Objective. To detect the prevalence of uropathogens in community-adquired urinary tract infection in our environment, and the degree of sensitivity to antibiotics used as empirical treatment. Patients and method. Retrospective longitudinal study on 16,392 consecutive urine cultures collected in the emergency department of Hospital del Mar, between January 1997 and December 2001. Resistance rates were compared through variance analysis. Results. 8,743 urine cultures with significant count were obtained. 6,062 Escherichia coli (69.3%), 517 Proteus mirabilis (5.9%) and 390 Klebsiella pneumoniae (4.5%) were identified. Escherechia coli showed progressive growth rate and significant resistances to most of antibiotics evaluated, especially to quinolones which came close to 30%. Fosfomycin showed the least resistance rate (0.9%) and remained stable along the years studied. Conclusions. These results suggest that higher rate of resistance to quinolones does not advise its use as empirical in community-acquired urinary tract infection treatment in our environment. According to our experience, fosfomycin can be an excellent option for cystitis treatment in patients without risk factors, while for the treatment of parenchymatous urinary tract infection, complicated urinary tract infections, and urinary tract infections associated to risk factors, preference could be second or third generation oral cephalosporins, or amoxicillin-clavulanic acid.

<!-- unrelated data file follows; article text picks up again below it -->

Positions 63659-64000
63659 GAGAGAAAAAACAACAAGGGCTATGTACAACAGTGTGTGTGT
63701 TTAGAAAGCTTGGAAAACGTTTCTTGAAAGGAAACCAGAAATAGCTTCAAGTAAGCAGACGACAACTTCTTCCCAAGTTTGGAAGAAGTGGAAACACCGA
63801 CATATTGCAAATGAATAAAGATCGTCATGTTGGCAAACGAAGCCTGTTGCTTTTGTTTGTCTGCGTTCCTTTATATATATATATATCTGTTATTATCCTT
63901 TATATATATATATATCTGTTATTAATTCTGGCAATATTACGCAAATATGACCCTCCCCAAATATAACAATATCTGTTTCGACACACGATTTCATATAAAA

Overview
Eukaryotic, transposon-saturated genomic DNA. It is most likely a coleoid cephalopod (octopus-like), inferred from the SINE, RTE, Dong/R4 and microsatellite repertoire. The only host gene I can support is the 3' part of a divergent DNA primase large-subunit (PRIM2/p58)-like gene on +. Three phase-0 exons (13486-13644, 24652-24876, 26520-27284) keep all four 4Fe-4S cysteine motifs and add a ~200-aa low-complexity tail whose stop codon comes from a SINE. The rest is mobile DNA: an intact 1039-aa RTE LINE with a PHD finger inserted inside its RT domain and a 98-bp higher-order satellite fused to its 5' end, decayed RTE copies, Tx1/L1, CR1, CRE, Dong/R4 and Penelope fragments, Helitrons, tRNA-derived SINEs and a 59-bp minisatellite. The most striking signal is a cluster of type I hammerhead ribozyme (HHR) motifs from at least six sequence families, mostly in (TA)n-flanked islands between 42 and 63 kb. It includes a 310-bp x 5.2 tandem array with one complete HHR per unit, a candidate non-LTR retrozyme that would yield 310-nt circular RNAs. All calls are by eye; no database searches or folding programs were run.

|Journal||Revista Clinica Espanola|
|Publication status||Published - 1 Jan 2005|
- Antimicrobial resistance
- Urinary tract infections